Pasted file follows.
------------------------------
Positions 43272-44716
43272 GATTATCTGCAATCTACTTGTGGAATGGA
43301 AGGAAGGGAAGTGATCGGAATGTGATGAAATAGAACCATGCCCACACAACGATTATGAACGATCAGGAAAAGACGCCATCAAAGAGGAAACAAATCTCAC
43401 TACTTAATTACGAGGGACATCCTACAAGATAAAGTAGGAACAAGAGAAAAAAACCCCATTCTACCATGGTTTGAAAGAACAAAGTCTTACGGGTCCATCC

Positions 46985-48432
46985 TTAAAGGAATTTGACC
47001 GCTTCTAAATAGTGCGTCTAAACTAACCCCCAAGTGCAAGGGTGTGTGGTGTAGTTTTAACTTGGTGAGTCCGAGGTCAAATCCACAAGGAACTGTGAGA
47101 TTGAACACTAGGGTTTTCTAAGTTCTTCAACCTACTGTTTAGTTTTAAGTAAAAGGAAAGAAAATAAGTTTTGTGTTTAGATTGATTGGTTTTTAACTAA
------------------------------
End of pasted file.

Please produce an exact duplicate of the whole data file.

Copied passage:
Positions 43272-44716
43272 GATTATCTGCAATCTACTTGTGGAATGGA
43301 AGGAAGGGAAGTGATCGGAATGTGATGAAATAGAACCATGCCCACACAACGATTATGAACGATCAGGAAAAGACGCCATCAAAGAGGAAACAAATCTCAC
43401 TACTTAATTACGAGGGACATCCTACAAGATAAAGTAGGAACAAGAGAAAAAAACCCCATTCTACCATGGTTTGAAAGAACAAAGTCTTACGGGTCCATCC

Positions 46985-48432
46985 TTAAAGGAATTTGACC
47001 GCTTCTAAATAGTGCGTCTAAACTAACCCCCAAGTGCAAGGGTGTGTGGTGTAGTTTTAACTTGGTGAGTCCGAGGTCAAATCCACAAGGAACTGTGAGA
47101 TTGAACACTAGGGTTTTCTAAGTTCTTCAACCTACTGTTTAGTTTTAAGTAAAAGGAAAGAAAATAAGTTTTGTGTTTAGATTGATTGGTTTTTAACTAA